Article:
The Day: Is the situation really so tragic? Do we have some immunity against this virus?

Y. S.: Each and everyone must realize that he can change his life without waiting for changes from above, believing that the state owes everybody something. Now this is what I call the herd complex.

The Day: Could you answer The Day’s question following Liubov Kovalevska’s article “Development: Not Our Idea?”: Are the Ukrainians capable in principle of creating dynamic and competitive forms of social organization?’ [The Day, Nos. 34-35, November 28 and December 5, 2000]

Y. S.: They certainly are. The history of the UPA is the best example of a military organization and a self- sufficient organization of the people catering for that army, supplying food, clothes, footwear, everything it needed. Regrettably, we do not know our history well enough.

The Day: At one time you were Yevhen Marchuk’s campaign worker. What do you think of the current campaign against him in Galicia, the accusations of his betraying the electorate?

Y. S.: I have never created any idols and nor did I see Yevhen Marchuk as an idol, unlike all those feeling so bitterly disappointed now and creating another idol, because they simply cannot live without worshipping one. I remain realistic in supporting Marchuk. I was attracted by his program and objective, bringing the nation together. This has to be done. He joined the President’s team and has now to play by its rules. Perhaps if Yevhen Marchuk’s policy were more transparent, if people had more information, they would stop accusing him of betrayal. Well, politics are like a strong wine, it can be served the people undiluted. And they would stone me if I spoke like that at a rally. I don’t want to be categorical toward anyone. It’s too bad that our people go to extremes in crowds. As for Yevhen Marchuk, he should read the Gospels carefully. On Sunday they shouted hosanna and on Thursday they yelled, crucify him. I am sure that the crowd will condemn Yuliya Tymoshenko and Viktor Yushchenko this way. All this reminds me of what happened to Ivan Dziuba. After his work Nationalism or Russification? was published they pressured him and made him recant. His associates of yesterday’s associates almost called him a traitor, despite the fact that his work had played a very positive role. I understand their reaction. To them, Dziuba was an ideal and then nothing. They felt robbed. This is the logic of those incapable of doing anything ideal themselves. Or take Masol. They stoned him using the students’ hands. They were thrown to the wolves as others their age had been at Kruty. [Where the Central Rada sent 300 cadets to face the Red Guards without the least hope in 1918 — Ed. ] Now we can understand that Masol’s successor, Fokin, has actually robbed us of our money, our savings for the benefit of Moscow. And so the students did play their tragic role. I want to write an article about this.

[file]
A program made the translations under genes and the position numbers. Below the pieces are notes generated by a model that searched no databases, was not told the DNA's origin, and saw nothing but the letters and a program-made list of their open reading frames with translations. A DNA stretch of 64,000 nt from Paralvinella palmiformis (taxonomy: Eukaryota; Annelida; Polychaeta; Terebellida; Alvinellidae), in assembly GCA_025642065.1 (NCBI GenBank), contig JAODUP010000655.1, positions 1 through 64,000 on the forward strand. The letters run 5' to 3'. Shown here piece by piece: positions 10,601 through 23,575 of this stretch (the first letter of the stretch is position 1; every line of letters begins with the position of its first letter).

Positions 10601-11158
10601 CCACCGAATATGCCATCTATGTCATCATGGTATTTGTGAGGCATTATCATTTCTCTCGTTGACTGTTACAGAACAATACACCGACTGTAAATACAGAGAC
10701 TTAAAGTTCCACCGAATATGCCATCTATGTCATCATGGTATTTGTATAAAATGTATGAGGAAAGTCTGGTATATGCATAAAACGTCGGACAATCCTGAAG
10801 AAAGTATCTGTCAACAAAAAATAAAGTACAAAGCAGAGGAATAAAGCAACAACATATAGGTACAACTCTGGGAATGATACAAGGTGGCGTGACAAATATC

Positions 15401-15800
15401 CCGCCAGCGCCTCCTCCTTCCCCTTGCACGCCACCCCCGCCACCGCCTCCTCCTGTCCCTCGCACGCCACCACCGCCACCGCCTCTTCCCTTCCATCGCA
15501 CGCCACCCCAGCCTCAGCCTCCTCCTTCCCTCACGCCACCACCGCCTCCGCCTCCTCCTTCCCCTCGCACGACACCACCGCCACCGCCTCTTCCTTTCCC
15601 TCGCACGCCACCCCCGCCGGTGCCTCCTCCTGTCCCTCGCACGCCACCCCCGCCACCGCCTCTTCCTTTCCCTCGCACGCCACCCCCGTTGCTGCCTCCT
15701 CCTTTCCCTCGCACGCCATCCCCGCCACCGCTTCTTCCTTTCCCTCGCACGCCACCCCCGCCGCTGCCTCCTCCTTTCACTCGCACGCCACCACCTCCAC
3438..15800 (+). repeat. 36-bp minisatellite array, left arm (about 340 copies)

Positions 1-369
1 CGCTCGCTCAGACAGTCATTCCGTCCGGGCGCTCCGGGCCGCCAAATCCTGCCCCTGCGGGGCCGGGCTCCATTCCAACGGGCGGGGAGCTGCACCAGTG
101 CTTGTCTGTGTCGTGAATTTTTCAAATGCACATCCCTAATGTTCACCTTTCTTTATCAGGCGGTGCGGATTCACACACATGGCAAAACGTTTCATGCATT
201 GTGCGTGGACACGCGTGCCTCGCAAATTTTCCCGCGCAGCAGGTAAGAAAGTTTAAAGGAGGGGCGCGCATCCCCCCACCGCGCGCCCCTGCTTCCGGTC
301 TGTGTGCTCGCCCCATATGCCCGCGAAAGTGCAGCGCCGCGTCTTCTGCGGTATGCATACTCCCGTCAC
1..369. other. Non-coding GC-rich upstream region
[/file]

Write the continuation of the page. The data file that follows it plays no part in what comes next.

The Day: But you were also assigned a tragic role during the elections; word was that the son of General Roman Shukhevych, currently Yevhen Marchuk’s campaign worker, was actually a KGB stool pigeon named Baltiysky. The newspaper Ukrayinsky shliakh published Baltiysky’s facsimile statement to the effect that “the road of Ukrainian nationalism leads nowhere.” It was then they threw mud on UPA General Chuprynka’s name. Are you perplexed by the Galicians not showing enough respect for your father’s memory?

Y. S.: I hold no grudges. I remember someone wanted to write a play about Andriy Sheptytsky and couldn’t. One has to have a very big heart to understand the grandeur of his spirit. The same is true of my father. And our poor laborers travel to Spain or Portugal. What do they care about Shukhevych or Kruty?

The Day: Still, you belong with the unconquered. You continue adding to that critical mass, along with all those refusing to put up with the herd and inferiority complexes. Thanks for your time. I hope we can meet and talk more after The Unconquered premieres in Lviv.